|Wednesday, 28 February 2024
Cyprus Broadcasting Corporation: News in English, 03-11-06
From: The Cyprus Broadcasting Corporation at <http://www.cybc.com.cy/>
 HEADLINES-- The Cyprus problem and EU issues were examined today during a meeting today between Cyprus President Tassos Papadopoulos and Irish Prime Minister Bertie Ahern.
--Foreign Minister George Iacovou expressed full satisfaction over the contents of the progress reports of the European Commission for Cyprus and Turkey.
--US State Department's Deputy Spokesman Adam Ereli has expressed Washington's support over the content of the European Commission's strategy paper on Turkey that says a Cyprus settlement on the basis of the Annan plan should be found by 1 May 2004.
-- The House of Representatives in a special session today, is debating the convention for the new European Union constitution
--Washington is set to order thousands of troops to prepare for duty in Iraq next year, U.S. officials said, as Britain's top envoy in Baghdad warned of difficult months ahead due to persistent guerrilla attacks.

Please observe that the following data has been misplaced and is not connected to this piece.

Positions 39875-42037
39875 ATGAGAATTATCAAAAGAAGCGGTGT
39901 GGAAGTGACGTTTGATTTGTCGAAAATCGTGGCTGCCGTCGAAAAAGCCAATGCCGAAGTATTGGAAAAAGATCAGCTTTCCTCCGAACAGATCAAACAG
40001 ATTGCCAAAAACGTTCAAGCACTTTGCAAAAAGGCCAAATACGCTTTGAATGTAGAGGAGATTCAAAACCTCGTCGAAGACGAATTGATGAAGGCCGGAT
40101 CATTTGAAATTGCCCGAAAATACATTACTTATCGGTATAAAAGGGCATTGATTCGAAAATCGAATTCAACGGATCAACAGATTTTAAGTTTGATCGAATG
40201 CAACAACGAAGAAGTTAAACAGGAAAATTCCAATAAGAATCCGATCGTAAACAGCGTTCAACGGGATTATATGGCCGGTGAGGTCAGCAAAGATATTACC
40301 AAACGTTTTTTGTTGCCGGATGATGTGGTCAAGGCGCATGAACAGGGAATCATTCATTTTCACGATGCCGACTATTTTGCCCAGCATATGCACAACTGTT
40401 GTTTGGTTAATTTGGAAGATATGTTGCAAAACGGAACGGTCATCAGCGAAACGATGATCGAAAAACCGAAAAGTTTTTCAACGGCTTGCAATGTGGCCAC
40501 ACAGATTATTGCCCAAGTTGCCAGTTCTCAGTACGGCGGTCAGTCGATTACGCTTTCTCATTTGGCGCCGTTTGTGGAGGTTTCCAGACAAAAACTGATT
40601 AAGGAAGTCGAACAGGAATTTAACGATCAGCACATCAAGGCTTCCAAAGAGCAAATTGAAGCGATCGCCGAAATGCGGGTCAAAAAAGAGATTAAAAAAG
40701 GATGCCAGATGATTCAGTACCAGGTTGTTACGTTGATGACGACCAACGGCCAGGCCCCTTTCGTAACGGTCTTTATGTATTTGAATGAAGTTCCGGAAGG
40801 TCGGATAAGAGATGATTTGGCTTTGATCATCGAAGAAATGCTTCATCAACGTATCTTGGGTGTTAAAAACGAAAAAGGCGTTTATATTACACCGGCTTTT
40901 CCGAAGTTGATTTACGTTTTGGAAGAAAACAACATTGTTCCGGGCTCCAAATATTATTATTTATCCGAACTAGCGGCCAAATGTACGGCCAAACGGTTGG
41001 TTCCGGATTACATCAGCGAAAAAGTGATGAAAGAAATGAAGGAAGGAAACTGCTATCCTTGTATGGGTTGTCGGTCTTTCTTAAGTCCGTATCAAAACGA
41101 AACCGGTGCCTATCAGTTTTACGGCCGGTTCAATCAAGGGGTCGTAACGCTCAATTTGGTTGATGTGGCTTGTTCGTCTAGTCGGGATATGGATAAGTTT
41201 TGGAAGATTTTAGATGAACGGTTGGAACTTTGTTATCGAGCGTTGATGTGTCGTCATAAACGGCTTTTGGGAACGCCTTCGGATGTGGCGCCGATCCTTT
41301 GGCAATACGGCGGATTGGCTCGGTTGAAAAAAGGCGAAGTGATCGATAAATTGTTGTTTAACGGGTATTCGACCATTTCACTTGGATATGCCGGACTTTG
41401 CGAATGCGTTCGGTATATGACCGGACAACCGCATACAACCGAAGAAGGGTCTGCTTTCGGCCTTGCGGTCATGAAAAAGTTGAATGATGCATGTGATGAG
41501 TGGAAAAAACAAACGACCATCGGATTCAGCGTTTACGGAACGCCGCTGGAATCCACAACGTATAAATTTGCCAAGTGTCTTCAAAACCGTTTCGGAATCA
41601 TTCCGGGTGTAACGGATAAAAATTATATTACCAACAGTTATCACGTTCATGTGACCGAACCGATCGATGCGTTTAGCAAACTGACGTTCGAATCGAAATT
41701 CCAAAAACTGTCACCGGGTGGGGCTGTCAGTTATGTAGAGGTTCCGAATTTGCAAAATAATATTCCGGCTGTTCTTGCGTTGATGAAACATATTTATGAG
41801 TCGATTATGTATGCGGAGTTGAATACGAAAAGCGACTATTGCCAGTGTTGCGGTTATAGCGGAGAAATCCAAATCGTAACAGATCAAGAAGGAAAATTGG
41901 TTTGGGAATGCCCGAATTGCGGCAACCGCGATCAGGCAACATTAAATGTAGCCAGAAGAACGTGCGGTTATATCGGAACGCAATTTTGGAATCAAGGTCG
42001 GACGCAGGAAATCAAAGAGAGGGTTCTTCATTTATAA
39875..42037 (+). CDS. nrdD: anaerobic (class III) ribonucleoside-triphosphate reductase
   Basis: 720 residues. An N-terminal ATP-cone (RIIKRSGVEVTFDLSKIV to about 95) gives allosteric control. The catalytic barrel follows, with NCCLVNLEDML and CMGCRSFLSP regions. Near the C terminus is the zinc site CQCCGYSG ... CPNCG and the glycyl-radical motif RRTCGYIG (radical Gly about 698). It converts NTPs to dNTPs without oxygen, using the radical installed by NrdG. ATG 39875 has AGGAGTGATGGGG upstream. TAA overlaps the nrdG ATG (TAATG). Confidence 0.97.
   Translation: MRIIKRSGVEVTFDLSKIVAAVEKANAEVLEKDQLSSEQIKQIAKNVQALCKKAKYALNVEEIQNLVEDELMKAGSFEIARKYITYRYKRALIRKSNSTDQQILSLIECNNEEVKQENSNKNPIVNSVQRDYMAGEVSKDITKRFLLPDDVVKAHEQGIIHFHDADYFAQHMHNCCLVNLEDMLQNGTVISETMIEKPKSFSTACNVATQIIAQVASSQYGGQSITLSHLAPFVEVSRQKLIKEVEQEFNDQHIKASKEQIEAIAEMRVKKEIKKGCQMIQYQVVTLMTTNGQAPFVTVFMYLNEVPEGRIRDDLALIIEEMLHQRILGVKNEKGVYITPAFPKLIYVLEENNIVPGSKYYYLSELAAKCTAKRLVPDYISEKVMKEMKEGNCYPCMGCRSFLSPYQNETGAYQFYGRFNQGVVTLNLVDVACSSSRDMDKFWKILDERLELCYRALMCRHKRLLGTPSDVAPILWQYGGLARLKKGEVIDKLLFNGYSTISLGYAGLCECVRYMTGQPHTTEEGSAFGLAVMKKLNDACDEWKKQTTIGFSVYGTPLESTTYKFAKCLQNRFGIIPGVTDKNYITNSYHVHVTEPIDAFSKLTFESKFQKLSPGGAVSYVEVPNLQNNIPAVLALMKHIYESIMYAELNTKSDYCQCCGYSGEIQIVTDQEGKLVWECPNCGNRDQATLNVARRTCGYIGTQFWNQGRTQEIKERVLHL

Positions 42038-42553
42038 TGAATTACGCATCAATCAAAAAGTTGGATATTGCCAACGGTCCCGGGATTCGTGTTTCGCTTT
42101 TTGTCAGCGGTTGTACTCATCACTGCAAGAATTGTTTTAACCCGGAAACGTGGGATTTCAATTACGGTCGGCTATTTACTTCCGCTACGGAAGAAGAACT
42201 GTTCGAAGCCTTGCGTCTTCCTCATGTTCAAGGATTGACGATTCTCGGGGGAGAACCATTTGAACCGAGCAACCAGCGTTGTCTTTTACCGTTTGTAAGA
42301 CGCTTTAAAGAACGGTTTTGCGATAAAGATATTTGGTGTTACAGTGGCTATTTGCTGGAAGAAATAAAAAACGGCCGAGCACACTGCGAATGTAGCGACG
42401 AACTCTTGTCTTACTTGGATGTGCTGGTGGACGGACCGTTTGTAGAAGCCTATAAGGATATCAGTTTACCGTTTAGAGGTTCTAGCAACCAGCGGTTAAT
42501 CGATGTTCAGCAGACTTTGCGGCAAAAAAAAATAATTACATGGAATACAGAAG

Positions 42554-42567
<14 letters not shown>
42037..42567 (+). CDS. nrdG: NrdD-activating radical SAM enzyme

IACOVOU REPORTForeign Minister George Iacovou expressed full satisfaction over the contents of the progress reports of the European Commission for Cyprus and Turkey.
Speaking to CyBC radio from Moldavia where he is attending a council of Europe meeting, Mr. Iacovou said that despite Turkish efforts to change the report, nothing was achieved. This, he added, shows the strong EU wish to see the Cyprus problem solved before the island's accession to the EU next May.
He also said that Turkey has realised that the EU does not tolerate "bargaining" on Cyprus.
However, Mr. Iacovou pointed out that the sincerity of statements made by Turkey's Foreign minister Abdullah Gul that Ankara will make stronger efforts to solve the Cyprus problem will be confirmed in the near future.